The Better Looking You Are, the More Likely You Are to Think That Life Is Fair

a bare tree on a pink hillside
Image by 8moments/Pixabay / CC 0

In a previous installment of this series, we talked about a psychological consistency theory known as Belief in a Just World. Here’s a good explanation of the phenomenon by prominent researcher, Carol Tavris:

“Consistency theories all assume that human beings have a fundamental need to find meaning and order in life’s experiences. Psychologist Melvin J. Lerner adds that we need to believe in a just world, one in which people get what they deserve, good is rewarded, the sinful punished. The Belief in a Just World, he argues, is a ‘fundamental delusion’ that is central to the way we organize experience, making sense out of confusion, justice out of cruelty and unfairness, and orderliness out of random events. And it protects the legitimacy of the established order.

In a just world, innocent women are not raped. Women who are raped, therefore, must have ‘invited it’ — by being seductive, or perhaps by merely being.

Similarly, many vehement antiabortionists cannot accept the statistics of rape, incest, poverty, contraceptive ignorance, woman battering, preferring to believe that it is only immoral women who have abortions…women are not the only objects of rationalizing denigration. The poor bring their suffering on themselves…because they are lazy, conniving, drunk, and violent.”

– Carol Tavris, Anger: The Misunderstood Emotion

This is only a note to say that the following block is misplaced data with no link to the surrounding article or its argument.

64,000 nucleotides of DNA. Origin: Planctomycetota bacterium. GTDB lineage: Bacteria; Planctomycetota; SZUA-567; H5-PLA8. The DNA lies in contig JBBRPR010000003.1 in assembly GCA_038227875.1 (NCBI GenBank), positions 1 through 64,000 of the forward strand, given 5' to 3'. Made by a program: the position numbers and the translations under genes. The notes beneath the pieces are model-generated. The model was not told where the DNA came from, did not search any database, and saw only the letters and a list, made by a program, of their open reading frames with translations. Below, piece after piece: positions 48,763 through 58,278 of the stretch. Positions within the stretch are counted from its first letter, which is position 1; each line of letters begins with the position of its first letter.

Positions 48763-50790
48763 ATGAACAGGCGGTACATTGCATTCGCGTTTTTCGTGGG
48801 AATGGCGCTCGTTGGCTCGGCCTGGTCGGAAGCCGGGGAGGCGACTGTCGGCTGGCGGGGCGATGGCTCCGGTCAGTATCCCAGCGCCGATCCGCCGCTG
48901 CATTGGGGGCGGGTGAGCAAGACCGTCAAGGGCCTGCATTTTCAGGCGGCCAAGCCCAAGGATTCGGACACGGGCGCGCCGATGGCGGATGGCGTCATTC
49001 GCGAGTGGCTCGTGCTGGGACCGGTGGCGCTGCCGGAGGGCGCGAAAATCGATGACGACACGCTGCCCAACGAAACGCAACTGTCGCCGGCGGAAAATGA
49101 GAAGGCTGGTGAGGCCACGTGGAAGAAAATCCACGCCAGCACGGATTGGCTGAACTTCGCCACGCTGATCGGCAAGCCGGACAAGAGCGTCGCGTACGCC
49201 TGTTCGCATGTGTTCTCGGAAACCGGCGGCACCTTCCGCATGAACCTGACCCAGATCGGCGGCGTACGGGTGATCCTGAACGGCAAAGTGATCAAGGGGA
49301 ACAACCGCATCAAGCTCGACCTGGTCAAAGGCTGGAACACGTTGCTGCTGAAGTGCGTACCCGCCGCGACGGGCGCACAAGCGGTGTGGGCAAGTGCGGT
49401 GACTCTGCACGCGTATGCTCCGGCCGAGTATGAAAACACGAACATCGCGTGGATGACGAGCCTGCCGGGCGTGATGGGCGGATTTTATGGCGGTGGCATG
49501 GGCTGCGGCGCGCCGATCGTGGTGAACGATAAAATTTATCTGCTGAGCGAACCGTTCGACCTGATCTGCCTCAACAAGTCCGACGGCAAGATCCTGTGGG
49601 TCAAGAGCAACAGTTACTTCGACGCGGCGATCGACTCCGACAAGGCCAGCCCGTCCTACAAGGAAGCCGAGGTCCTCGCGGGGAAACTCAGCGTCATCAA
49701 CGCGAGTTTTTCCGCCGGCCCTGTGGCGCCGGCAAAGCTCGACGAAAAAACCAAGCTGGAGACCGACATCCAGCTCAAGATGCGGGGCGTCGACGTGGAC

The Better Looking You Are, the More Likely You Are to Think Life Is Fair

Like any bias, some people are more prone to it than others. Today’s study looks at one potential factor and finds that people who are physically attractive are more likely to believe in a just world.

Or in other words, the better looking you are, the more likely you are to think that life is fair.

In addition, researchers also found that people who were more physically attractive had greater life satisfaction.

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This post is part of an ongoing Poly Land feature called Psyched for the Weekend, in which I geek out with brief takes about some of my favorite psychological studies and concepts. For the entire series, please see this link.

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Books by Page Turner:

Dealing with Difficult Metamours

A Geek’s Guide to Unicorn Ranching

Poly Land: My Brutally Honest Adventures in Polyamory 

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